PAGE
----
A securities class action lawsuit enables a single or limited group of investors, to file claims against an entity on behalf of all of similarly injured investors. In addition, a consumer class action combines claims of several similarly injured consumers into a single legal action against an entity. In either case, the claims may be pursued in a court of law or in a securities regulator. The class actions and regulatory filings are often intertwined, so it’s necessary to understand them both.
The underlying premise of the securities class action lawsuit is that a corporate or entity has engaged in fraudulent and negligent behavior that has injured or harmed many of its shareholders, partners, employees, and/or customers. The shareholders include individual citizens as well as business entities. The injured parties include creditors, employees, and/or customers. Thus, each claim involves multiple entities and multiple injuries.
Common plaintiffs in these lawsuits are corporations, unincorporated partnerships, limited liability companies, partnerships, joint ventures, and government institutions. If a defendant is found to have engaged in fraud or a negligent act in violation of federal securities laws, then that entity can be held personally liable for the damages. However, in order for this to occur, a defendant must be able to prove that there was a breach of warranty or a misrepresentation of material facts, which required that they knew or should have known that their conduct was dangerous or that their conduct was likely to cause injury or damage. The defendant also needs to show that they had a personal liability to the plaintiff in violation of the securities laws.
In addition to providing the basis for securities class actions lawsuits, they provide the framework for resolving disputes regarding alleged violations of the securities laws. Therefore, if one case proceeds to trial, there is generally a number of issues to be resolved at that time. One of those issues involves determining what legal rights the plaintiff has to bring a securities class action lawsuit. Another issue will be whether the defendant has been properly served with the complaint in the state court.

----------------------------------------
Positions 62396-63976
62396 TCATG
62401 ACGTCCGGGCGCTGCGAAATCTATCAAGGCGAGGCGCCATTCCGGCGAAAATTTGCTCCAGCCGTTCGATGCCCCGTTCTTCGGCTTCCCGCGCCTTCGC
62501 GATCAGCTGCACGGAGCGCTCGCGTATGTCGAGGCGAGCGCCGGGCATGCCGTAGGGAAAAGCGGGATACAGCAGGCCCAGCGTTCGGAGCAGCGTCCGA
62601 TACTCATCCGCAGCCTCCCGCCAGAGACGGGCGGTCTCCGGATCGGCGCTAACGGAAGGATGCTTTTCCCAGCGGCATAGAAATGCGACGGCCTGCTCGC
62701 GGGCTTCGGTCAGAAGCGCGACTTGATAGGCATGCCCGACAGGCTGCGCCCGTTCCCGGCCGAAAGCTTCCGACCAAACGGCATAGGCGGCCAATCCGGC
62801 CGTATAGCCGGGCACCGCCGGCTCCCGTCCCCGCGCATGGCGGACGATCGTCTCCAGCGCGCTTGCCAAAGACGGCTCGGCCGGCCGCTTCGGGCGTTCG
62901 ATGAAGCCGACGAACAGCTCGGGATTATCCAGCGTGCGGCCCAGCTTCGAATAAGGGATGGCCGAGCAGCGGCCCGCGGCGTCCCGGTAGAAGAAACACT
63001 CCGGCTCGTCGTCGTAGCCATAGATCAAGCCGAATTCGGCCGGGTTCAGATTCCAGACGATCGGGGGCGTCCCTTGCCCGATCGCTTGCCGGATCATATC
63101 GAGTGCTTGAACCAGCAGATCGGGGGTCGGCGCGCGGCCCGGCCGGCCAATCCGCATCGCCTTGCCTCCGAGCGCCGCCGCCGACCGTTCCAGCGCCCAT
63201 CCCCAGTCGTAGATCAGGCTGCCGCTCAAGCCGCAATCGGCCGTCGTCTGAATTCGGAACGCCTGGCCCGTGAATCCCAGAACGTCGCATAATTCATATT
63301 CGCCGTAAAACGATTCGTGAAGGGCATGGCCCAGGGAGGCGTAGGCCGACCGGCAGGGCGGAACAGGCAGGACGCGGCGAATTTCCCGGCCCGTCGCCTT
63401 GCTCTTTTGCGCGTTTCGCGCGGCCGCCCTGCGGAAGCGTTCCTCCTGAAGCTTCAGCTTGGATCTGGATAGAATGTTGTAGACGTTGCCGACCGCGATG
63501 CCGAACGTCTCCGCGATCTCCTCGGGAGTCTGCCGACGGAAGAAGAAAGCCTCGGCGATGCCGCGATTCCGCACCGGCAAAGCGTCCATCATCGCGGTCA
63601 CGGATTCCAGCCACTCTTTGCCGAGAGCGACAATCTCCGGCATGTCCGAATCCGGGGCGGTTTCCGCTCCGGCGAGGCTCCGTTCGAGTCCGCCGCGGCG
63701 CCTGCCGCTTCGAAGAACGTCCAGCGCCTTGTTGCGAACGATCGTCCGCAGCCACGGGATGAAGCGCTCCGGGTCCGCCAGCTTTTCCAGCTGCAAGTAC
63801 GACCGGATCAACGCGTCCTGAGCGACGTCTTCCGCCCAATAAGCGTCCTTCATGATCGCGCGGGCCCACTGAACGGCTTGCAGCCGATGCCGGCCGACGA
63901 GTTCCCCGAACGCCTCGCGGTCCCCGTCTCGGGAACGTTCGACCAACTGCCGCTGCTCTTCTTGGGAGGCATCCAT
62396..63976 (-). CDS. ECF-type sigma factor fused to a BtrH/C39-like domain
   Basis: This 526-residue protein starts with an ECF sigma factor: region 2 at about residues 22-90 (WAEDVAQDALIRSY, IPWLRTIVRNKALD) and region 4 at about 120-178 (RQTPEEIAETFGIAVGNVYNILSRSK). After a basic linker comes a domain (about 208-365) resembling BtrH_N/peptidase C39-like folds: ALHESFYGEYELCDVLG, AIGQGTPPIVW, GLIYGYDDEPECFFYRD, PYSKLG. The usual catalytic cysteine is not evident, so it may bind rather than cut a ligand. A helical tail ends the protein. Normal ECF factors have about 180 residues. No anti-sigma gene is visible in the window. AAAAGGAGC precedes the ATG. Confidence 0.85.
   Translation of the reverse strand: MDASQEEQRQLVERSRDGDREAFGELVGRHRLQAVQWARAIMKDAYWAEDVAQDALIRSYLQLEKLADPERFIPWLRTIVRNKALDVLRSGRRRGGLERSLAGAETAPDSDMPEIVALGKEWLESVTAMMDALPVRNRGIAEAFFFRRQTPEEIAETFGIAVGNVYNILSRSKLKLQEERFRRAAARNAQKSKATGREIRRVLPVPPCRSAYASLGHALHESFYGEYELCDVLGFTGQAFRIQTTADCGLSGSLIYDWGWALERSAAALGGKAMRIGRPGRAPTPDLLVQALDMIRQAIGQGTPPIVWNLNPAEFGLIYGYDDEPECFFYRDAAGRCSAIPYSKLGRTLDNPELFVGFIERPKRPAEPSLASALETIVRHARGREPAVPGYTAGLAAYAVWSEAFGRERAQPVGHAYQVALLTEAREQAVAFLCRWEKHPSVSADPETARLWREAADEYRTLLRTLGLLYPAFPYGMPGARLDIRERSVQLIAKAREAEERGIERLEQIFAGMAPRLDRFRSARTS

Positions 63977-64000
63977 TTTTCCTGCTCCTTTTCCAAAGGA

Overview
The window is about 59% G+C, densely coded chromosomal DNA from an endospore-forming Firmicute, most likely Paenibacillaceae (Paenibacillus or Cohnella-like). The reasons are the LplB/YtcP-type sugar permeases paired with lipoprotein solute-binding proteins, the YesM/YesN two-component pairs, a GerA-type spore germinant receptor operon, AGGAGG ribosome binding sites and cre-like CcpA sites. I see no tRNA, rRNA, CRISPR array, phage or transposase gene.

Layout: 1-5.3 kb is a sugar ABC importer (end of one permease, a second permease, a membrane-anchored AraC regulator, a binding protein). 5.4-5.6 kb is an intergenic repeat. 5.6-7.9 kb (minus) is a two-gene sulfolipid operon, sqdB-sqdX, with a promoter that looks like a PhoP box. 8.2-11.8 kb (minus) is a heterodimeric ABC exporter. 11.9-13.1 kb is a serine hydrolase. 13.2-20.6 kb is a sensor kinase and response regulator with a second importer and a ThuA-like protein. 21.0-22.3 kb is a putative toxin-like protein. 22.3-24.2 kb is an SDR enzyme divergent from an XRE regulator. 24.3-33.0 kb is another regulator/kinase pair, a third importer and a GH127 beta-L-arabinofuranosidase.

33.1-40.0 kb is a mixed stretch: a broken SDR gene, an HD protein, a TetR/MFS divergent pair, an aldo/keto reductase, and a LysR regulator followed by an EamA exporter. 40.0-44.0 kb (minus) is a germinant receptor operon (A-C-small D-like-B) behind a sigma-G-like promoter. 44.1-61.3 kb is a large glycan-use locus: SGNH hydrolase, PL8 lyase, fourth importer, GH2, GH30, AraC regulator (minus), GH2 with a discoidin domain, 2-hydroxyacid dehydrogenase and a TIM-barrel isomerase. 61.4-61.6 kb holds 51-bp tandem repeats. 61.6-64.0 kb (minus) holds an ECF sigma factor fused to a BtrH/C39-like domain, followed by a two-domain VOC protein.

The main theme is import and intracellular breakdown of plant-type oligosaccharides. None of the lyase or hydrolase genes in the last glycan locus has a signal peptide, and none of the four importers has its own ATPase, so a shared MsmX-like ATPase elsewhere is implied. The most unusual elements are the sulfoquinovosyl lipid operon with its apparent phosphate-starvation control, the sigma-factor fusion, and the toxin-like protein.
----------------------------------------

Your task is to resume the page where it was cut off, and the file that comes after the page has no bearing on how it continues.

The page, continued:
Most securities attorneys favor allowing their clients to file a securities class action lawsuit in state court because plaintiffs will have more success in that venue. Moreover, plaintiffs are not likely to be harmed by filing their lawsuit in state court if the defendant fails to answer or ignore the complaint. However, there are some securities class action lawsuit plaintiffs who prefer to file their lawsuits in federal court because they believe that federal courts are less harsh than state courts. Moreover, many securities attorneys do not feel comfortable proceeding with state court cases unless they have first used the services of a glancy prongay litigator.
When a complaint has been filed in state court, the defendant is not necessarily given notice of the lawsuit. A securities class action lawsuit can only be filed within a certain period of time after the date on which the complaint was filed. This date is referred to as the “class period.” The date of the class period begins at the point of the lawsuit is filed and extends until the date that the plaintiff receives his/her payment from the defendant’s insurance claim.